Photo by Adam Jaime on Unsplash
By Liz Crowe
My favorite mixed drink is a throwback. Or maybe it’s hipster. More likely, it’s in the midst of a revival. Actually, now that I think about it, it’s all of the above.
It’s a bit of a phenomenon, this everything-old-is-new-again thing with alcohol. Case in point, I ate at one of the hot new-ish Detroit restaurants this weekend and was shocked to see that the beer at the top of the moderately-impressive beer list was Hamm’s.
Hamm’s, for those of you who don’t know, has been around since 1865, originating in the Land of Sky Blue Waters, a.k.a. Minneapolis-St. Paul, and has been enjoying an impressive revival of its fortunes, thanks to expanded distribution (read: money). But Hamm’s isn’t the first old-timey beer to become too cool for school. First it was PBR (Pabst Blue Ribbon). Even our beloved Stroh’s has appreciated a resurgence of interest (even though it’s not really Stroh’s, since it’s not brewed in Detroit anymore, but I digress).
Some claim its newfound popularity is in direct response to the over-the-top hops trend in the beer world. Still others say it’s a price revolt. I will admit, even with my died-in-the-wool inside baseball perspective, $14.99 for a four-pack of cans, even if they’re sixteen ounces, seems a little…gutsy.
Whatever it is, it has caused a serious surge in Beers Your Grandpa Loved being featured at the top of hipster craft cocktail bar beer lists. I mean, seriously. Hamm’s? At Grey Ghost?
Let’s dive into this a bit. Since my favorite booze has been experiencing the sort of revival rarely seen outside of the entertainment industry’s penchant for reboots of crappy old TV shows, we’ll talk about it.
Bourbon. Stump water. Corn liquor. Ruckus juice. Bootleg.
You name it. It’s everywhere. Once upon a time, it was the sole purview of my home state, a.k.a. Kentucky. Even now, over 90% of the world’s bourbon is made in Kentucky.
Bourbon is whiskey, which by definition is a spirit distilled from grain, typically rye or barley. But thanks to a combination of factors, Kentucky became home to a sweeter, somewhat smoother version of this traditional liquor. The state’s wide temperature swings — sweaty hot summers and chilly winters — are ideal as it allows the charred barrels to expand and contract throughout the aging process, which means the future bourbon is both absorbed and released, leading to a better tasting product. But even prior to that stage of the process, the water, which is low in iron thanks to the deposits of blue limestone underneath the majority of the commonwealth, has near-perfect levels of calcium and magnesium to create the amber liquor of choice for a lot of folks these days.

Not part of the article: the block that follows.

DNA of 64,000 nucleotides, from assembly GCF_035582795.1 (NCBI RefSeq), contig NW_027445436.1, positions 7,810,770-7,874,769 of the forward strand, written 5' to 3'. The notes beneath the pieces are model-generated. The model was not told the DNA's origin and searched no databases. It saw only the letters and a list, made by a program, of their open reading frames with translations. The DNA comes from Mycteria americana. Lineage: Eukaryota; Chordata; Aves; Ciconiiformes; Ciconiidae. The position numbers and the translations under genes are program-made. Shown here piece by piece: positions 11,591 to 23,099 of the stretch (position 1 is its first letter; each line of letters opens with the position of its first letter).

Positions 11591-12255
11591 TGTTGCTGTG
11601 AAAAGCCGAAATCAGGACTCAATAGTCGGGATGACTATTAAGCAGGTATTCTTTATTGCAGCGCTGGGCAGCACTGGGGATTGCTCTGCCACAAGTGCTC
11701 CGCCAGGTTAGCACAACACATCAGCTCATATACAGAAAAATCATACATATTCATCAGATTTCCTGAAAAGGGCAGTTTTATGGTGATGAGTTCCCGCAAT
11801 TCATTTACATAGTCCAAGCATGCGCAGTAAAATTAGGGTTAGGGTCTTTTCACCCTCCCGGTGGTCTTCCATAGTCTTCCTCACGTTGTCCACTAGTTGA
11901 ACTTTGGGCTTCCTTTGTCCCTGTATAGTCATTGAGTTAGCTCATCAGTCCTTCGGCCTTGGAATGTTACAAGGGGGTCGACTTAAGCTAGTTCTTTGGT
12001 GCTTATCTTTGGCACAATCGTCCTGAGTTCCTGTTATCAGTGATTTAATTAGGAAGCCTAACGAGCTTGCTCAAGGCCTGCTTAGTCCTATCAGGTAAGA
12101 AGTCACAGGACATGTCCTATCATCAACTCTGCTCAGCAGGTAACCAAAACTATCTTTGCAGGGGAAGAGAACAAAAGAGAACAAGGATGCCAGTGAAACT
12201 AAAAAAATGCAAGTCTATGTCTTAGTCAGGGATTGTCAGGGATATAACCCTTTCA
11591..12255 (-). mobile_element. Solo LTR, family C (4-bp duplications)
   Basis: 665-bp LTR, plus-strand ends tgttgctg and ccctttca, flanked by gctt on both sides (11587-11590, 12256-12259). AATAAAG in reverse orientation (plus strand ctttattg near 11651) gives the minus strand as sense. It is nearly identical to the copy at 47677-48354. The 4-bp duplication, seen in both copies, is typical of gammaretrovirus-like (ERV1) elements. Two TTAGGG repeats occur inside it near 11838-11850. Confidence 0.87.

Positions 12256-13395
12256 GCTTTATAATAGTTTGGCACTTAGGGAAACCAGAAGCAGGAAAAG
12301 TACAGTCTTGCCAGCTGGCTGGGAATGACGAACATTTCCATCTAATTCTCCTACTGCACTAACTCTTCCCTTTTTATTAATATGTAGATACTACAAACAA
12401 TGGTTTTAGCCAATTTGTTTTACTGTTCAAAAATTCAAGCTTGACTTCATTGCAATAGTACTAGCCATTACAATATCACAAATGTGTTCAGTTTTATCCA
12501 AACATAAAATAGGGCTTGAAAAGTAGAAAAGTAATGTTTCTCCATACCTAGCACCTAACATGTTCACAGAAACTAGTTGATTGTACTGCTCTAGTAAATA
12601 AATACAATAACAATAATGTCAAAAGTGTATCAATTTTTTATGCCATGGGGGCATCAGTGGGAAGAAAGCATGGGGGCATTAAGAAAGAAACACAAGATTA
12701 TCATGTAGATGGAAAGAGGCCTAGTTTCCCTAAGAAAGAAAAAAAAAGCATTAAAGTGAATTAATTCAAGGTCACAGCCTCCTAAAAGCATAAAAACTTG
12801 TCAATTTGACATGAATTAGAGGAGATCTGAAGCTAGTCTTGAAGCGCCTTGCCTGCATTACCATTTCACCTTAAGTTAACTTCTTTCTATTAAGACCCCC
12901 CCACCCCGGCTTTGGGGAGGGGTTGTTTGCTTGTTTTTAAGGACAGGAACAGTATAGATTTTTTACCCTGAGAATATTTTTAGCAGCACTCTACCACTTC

The second ingredient, corn, is one of the state’s most successful crops. Rye was more plentiful in Maryland and Pennsylvania, but once the distillers made it over the Appalachians and discovered miles of cheap corn crops, cool, sweet water, and the perfect climate, booze history was changed forever.
Popular mythology claims that a Baptist minister named Elijah Craig invented what we know as bourbon by storing his whiskey in some wooden barrels that were burned in a fire. It’s well accepted that while that is a pretty story, it’s not much more than that. However, if you know bourbon, you know that “Elijah Craig” is one of the old family names that grace many a bottle of said amber nectar.
Some of the others — Blanton’s, Basil Haydon, Booker’s, Evan Williams, Jim Beam, Ripy, Van Winkle, to name just a few — are families that were among the first to distill, perfect, and age this sweeter version of traditional whiskey. These days, while Kentucky is home to the majority of the best bourbons in the world, almost every last drop of it is crafted by a handful of conglomerate distilleries. For example, some of the most popular commercial bourbons — Maker’s Mark, Baker’s, Booker’s, Basil Hayden, Knob Creek and Old Grand Dada — are brands owned by Jim Beam.
The name “bourbon” has its own origin mythology. It’s widely accepted that it was inspired by Bourbon County, Kentucky, which is located in the central part of the state, near Lexington, which was named to honor the French royal family to thank them for their help with the American Revolution. Its original geography encompassed a huge swath of the central part of the state, and distillers slapped the name as the “county of origin” on their barrels before shipping them around the country. Another popular theory is that it’s derived from Bourbon Street in New Orleans, where the drink was popular in French Quarter saloons.